Skip to main content
CNN Europe CNN Asia
On CNN TV Transcripts Headline News CNN International About Preferences
powered by Yahoo!

Convicted al Qaeda soldiers ask for jury probe

Attorneys in U.S. embassy bombings trial allege possible misbehavior

From Phil Hirschkorn

   Story Tools


NEW YORK (CNN) -- Attorneys representing four al Qaeda operatives convicted 19 months ago in connection with the 1998 terrorist bombings of two U.S embassies in East Africa are seeking a court hearing to explore whether juror misbehavior tainted the trial verdicts.

In a motion filed in U.S. District Court, the attorneys cite several problems -- that jurors became aware that the defendants were shackled during proceedings, that two jurors consulted with clergy during death penalty deliberations, and that one juror looked up a legal term on the Internet.

The motion draws on a January 5 article in the New York Times that was based on interviews with nine of the 12 anonymous jurors, whose names were kept secret throughout the seven-month trial.

In May 2001, the seven-woman, five-man panel found the four defendants guilty of all charges against them, including the murders of 224 people killed when twin truck bombs exploded at the U.S. embassies in Nairobi, Kenya, and Dar es Salaam, Tanzania, on August 7, 1998.

The jury voted 9-3 to execute embassy bombers Mohamed al-'Owhali and Khalfan Khamis Mohamed, short of the required unanimous vote and triggering automatic life sentences for them. Judge Leonard Sand sentenced the other two defendants, Mohamed Sadeek Odeh and Wadih el Hage, to life in prison, as well.

Sand never sequestered the jury, not even during deliberations, which took 12 working days in the guilt phase. He repeatedly warned them against discussing any aspect of the case and to avoid news accounts of the trial.

During court proceedings, the defendants were seated before the jury entered the courtroom. The defense tables were draped to conceal the leg shackles, and numerous federal marshals sat in the courtroom in plain clothes to avoid prejudicial impact.

The Times reported that "a number of jurors" nonetheless became aware of the shackles.

The newspaper also reported that five jurors initially voted to acquit el Hage, the one defendant not accused of having a direct role in the bombings.

"For a guy that had five votes for acquittal in the first round, we don't know how prejudicial the shackles were," said Josh Dratel, one of el Hage's attorneys.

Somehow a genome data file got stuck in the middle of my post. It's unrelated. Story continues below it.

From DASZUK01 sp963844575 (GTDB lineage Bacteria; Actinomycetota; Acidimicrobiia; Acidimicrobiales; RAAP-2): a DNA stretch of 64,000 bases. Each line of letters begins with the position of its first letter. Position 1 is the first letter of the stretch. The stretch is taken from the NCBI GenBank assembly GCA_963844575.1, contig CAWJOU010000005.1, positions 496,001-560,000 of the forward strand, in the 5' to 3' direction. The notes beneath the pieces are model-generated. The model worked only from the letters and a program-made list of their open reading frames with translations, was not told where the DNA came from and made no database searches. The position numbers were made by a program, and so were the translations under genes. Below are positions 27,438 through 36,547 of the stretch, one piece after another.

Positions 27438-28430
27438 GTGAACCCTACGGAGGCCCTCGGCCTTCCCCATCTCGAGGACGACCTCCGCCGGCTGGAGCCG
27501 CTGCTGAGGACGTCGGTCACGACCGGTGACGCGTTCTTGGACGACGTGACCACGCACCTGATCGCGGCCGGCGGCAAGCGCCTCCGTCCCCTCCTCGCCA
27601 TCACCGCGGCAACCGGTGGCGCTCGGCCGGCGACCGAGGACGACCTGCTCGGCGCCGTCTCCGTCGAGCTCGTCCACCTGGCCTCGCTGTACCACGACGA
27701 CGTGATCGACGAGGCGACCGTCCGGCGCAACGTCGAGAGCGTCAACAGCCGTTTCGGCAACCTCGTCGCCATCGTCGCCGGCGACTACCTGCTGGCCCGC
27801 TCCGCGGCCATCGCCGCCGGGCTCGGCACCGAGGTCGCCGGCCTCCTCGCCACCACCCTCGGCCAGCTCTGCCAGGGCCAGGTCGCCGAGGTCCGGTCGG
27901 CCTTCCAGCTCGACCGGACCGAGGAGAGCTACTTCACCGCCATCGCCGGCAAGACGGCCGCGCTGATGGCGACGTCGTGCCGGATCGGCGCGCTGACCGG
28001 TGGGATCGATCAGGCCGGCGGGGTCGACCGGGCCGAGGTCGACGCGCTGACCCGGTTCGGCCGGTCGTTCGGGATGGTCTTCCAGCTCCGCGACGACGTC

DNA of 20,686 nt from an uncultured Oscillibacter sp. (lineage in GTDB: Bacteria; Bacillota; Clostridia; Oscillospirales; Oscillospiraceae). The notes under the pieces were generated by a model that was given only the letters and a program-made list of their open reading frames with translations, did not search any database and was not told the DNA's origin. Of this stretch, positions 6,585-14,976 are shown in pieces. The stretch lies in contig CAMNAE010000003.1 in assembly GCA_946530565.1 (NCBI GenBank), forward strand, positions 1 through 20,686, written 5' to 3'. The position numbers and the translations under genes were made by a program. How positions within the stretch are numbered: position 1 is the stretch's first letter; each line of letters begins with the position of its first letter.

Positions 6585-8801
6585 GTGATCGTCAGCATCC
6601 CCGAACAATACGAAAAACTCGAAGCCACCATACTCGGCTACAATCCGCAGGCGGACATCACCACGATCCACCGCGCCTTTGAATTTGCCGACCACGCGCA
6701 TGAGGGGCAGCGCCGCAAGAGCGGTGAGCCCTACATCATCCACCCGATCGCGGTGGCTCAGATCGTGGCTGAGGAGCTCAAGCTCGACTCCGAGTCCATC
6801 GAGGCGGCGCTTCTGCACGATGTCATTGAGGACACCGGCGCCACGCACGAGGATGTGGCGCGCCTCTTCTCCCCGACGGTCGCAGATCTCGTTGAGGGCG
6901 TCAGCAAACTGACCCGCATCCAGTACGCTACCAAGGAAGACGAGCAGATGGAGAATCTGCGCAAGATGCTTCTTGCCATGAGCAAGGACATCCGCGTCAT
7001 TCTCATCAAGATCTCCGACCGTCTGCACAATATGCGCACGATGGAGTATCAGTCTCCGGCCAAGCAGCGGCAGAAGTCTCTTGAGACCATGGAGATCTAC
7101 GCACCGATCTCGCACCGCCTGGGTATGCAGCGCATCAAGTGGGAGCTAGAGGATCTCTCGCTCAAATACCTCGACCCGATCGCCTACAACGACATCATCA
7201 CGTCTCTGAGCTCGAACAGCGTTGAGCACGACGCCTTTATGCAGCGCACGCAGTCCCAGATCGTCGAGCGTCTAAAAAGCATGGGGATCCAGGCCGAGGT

The disclosure of uncertainty behind the el Hage conviction could help deflect a government argument against an appeal.

"It belies the notion that it was an open-and-shut case," said Dratel, who wrote the defense motion, joined by attorneys for Odeh, al-'Owhali, and Mohamed.

One attorney wasn't surprised by the disclosure that two jurors sought spiritual advice, without revealing the case, during the death penalty deliberations for al-'Owhali and Mohamed.

"You would find the same kind of thing on any jury," said David Stern, who represented Mohamed. "It's a slice of unreality when we say to jurors, don't talk to anybody," he said.

Dratel said there are ample precedents for recalling jurors to be questioned about outside influences during a trial.

One juror admitted to the Times using the Internet to look up "aiding and abetting," which applied to charges against Odeh.

Based on other issues, the defense attorneys previously filed notice of intent to appeal the verdicts with the 2nd U.S. Circuit Court of Appeals, but they have yet to file briefs.

U.S. Attorney James Comey has yet to reply to the pending appeal, and his office would not comment on the latest motion.

The case is now before Judge Kevin Duffy, who presided over the trial stemming from the 1993 bombing of the World Trade Center.

The four convicted terrorists are serving life sentences, without the possibility of parole, under strict conditions at the super-maximum security prison in Florence, Colorado.

They are prohibited from conversing with other inmates, seeing a Muslim imam, receiving newspapers and magazines, watching TV, listening to the radio, or, until recently, reading anything besides legal books in the prison library. They are isolated in their cells 23 hours a day.

"To me it would be worse than death," one juror told CNN after sentencing. "I'd rather be dead than spend the rest of my life thinking about something." The juror said she voted for the death penalty for al-'Owhali and Mohamed.

The 52-year-old Catholic nurse told the Times she had spoken to her pastor before she decided to support the death penalty.

"I am comfortable with the decisions that I made," she told CNN. "We did our job."

El Hage and al-'Owhali went on hunger strikes to protest their prison treatment, according to the motion. El Hage lost 20 percent of his body weight but has resumed eating. Al-'Owhali is being force-fed.

Al-'Owhali also is suing Attorney General John Ashcroft in federal court over the post-September 11 regulation that allows the government to eavesdrop on certain attorney-client conversations in prison.

The Justice Department is seeking dismissal of the suit, the first challenge the post-September 11 eavesdropping authority in the Patriot Act passed by Congress and signed by President Bush.

Story Tools
Subscribe to Time for $1.99 cover
Top Stories
CNN/Money: Ex-Tyco CEO found guilty
Top Stories
CNN/Money: Security alert issued for 40 million credit cards
© 2004 Cable News Network LP, LLLP.
A Time Warner Company. All Rights Reserved.
Terms under which this service is provided to you.
Read our privacy guidelines. Contact us.
external link
All external sites will open in a new browser. does not endorse external sites.